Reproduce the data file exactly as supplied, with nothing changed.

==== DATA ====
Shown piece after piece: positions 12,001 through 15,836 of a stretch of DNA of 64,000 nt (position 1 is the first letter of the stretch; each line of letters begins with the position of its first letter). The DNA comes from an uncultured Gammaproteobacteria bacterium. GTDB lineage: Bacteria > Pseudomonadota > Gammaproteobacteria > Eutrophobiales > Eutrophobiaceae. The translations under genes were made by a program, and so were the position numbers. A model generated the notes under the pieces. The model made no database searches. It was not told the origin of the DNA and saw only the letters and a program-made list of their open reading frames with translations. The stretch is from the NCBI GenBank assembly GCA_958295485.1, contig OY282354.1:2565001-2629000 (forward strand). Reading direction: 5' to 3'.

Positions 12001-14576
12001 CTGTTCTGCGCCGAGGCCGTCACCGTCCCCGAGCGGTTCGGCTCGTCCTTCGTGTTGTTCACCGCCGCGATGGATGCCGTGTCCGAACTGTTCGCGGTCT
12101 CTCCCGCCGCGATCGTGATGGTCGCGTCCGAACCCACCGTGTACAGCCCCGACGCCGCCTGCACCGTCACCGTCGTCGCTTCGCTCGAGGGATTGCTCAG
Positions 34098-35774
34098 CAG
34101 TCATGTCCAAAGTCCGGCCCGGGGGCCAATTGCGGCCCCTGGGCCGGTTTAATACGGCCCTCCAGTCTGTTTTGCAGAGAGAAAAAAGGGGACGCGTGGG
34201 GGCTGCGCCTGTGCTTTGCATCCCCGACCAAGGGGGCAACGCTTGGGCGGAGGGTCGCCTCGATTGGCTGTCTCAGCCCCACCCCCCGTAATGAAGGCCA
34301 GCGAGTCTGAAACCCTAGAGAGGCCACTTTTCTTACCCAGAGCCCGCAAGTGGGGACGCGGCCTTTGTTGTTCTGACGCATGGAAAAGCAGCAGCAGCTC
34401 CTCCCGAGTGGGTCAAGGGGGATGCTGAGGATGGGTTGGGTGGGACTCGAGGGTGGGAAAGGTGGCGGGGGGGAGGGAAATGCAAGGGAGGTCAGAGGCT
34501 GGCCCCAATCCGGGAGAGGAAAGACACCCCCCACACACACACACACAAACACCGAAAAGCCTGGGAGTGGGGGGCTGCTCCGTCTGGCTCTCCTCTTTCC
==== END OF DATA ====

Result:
Shown piece after piece: positions 12,001 through 15,836 of a stretch of DNA of 64,000 nt (position 1 is the first letter of the stretch; each line of letters begins with the position of its first letter). The DNA comes from an uncultured Gammaproteobacteria bacterium. GTDB lineage: Bacteria > Pseudomonadota > Gammaproteobacteria > Eutrophobiales > Eutrophobiaceae. The translations under genes were made by a program, and so were the position numbers. A model generated the notes under the pieces. The model made no database searches. It was not told the origin of the DNA and saw only the letters and a program-made list of their open reading frames with translations. The stretch is from the NCBI GenBank assembly GCA_958295485.1, contig OY282354.1:2565001-2629000 (forward strand). Reading direction: 5' to 3'.

Positions 12001-14576
12001 CTGTTCTGCGCCGAGGCCGTCACCGTCCCCGAGCGGTTCGGCTCGTCCTTCGTGTTGTTCACCGCCGCGATGGATGCCGTGTCCGAACTGTTCGCGGTCT
12101 CTCCCGCCGCGATCGTGATGGTCGCGTCCGAACCCACCGTGTACAGCCCCGACGCCGCCTGCACCGTCACCGTCGTCGCTTCGCTCGAGGGATTGCTCAG
Positions 34098-35774
34098 CAG
34101 TCATGTCCAAAGTCCGGCCCGGGGGCCAATTGCGGCCCCTGGGCCGGTTTAATACGGCCCTCCAGTCTGTTTTGCAGAGAGAAAAAAGGGGACGCGTGGG
34201 GGCTGCGCCTGTGCTTTGCATCCCCGACCAAGGGGGCAACGCTTGGGCGGAGGGTCGCCTCGATTGGCTGTCTCAGCCCCACCCCCCGTAATGAAGGCCA
34301 GCGAGTCTGAAACCCTAGAGAGGCCACTTTTCTTACCCAGAGCCCGCAAGTGGGGACGCGGCCTTTGTTGTTCTGACGCATGGAAAAGCAGCAGCAGCTC
34401 CTCCCGAGTGGGTCAAGGGGGATGCTGAGGATGGGTTGGGTGGGACTCGAGGGTGGGAAAGGTGGCGGGGGGGAGGGAAATGCAAGGGAGGTCAGAGGCT
34501 GGCCCCAATCCGGGAGAGGAAAGACACCCCCCACACACACACACACAAACACCGAAAAGCCTGGGAGTGGGGGGCTGCTCCGTCTGGCTCTCCTCTTTCC